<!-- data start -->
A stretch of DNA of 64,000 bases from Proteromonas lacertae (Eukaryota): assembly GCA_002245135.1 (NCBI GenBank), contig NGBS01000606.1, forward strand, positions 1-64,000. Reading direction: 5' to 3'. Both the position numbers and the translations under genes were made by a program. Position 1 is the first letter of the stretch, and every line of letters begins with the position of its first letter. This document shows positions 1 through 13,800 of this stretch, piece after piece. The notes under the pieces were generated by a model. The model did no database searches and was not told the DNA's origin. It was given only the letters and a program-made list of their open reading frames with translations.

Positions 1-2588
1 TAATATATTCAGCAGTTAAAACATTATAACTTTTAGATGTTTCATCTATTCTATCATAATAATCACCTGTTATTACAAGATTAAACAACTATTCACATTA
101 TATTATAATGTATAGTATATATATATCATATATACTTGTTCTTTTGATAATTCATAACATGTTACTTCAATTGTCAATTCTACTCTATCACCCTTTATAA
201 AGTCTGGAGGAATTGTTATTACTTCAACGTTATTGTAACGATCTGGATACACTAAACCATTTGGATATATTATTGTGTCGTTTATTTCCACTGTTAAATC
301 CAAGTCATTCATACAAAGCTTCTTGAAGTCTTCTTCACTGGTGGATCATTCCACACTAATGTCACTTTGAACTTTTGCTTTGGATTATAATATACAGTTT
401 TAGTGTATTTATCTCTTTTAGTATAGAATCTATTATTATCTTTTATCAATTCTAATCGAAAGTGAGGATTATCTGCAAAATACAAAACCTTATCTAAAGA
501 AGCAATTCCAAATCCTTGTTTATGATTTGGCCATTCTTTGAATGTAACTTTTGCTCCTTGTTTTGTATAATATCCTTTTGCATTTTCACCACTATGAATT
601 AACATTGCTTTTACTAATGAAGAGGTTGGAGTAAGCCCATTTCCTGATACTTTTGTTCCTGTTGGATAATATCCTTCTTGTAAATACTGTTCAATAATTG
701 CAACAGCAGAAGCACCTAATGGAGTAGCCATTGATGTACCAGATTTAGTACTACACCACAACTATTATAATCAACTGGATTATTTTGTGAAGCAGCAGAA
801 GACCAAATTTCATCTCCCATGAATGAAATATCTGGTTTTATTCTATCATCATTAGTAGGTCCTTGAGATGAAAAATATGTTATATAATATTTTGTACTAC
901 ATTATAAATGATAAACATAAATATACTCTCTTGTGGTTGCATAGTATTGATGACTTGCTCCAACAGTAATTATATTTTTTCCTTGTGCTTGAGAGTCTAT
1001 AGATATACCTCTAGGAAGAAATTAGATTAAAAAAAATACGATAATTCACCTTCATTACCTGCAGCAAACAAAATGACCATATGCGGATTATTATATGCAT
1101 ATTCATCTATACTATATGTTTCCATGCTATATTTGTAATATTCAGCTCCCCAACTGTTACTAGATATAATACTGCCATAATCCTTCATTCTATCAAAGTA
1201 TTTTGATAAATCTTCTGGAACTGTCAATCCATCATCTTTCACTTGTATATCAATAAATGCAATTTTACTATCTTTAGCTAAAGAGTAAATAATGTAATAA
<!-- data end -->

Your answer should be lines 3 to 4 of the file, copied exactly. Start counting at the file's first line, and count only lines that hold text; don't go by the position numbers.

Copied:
1 TAATATATTCAGCAGTTAAAACATTATAACTTTTAGATGTTTCATCTATTCTATCATAATAATCACCTGTTATTACAAGATTAAACAACTATTCACATTA
101 TATTATAATGTATAGTATATATATATCATATATACTTGTTCTTTTGATAATTCATAACATGTTACTTCAATTGTCAATTCTACTCTATCACCCTTTATAA